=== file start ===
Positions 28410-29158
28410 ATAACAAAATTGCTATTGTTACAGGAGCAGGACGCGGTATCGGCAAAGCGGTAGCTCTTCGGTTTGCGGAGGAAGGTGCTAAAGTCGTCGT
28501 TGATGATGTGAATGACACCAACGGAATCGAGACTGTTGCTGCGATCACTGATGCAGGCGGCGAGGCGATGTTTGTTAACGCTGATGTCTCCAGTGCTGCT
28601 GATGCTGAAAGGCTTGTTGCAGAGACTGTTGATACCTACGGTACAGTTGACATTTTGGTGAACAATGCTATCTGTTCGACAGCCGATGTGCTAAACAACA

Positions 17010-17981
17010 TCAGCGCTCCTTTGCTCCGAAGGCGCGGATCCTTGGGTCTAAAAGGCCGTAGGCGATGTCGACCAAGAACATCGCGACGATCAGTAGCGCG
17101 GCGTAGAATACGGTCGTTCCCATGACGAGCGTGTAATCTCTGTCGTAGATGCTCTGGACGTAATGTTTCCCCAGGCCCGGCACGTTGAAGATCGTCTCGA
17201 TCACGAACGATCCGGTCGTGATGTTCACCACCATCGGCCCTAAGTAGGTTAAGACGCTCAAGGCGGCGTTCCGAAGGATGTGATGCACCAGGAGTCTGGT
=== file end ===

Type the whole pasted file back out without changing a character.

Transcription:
Positions 28410-29158
28410 ATAACAAAATTGCTATTGTTACAGGAGCAGGACGCGGTATCGGCAAAGCGGTAGCTCTTCGGTTTGCGGAGGAAGGTGCTAAAGTCGTCGT
28501 TGATGATGTGAATGACACCAACGGAATCGAGACTGTTGCTGCGATCACTGATGCAGGCGGCGAGGCGATGTTTGTTAACGCTGATGTCTCCAGTGCTGCT
28601 GATGCTGAAAGGCTTGTTGCAGAGACTGTTGATACCTACGGTACAGTTGACATTTTGGTGAACAATGCTATCTGTTCGACAGCCGATGTGCTAAACAACA

Positions 17010-17981
17010 TCAGCGCTCCTTTGCTCCGAAGGCGCGGATCCTTGGGTCTAAAAGGCCGTAGGCGATGTCGACCAAGAACATCGCGACGATCAGTAGCGCG
17101 GCGTAGAATACGGTCGTTCCCATGACGAGCGTGTAATCTCTGTCGTAGATGCTCTGGACGTAATGTTTCCCCAGGCCCGGCACGTTGAAGATCGTCTCGA
17201 TCACGAACGATCCGGTCGTGATGTTCACCACCATCGGCCCTAAGTAGGTTAAGACGCTCAAGGCGGCGTTCCGAAGGATGTGATGCACCAGGAGTCTGGT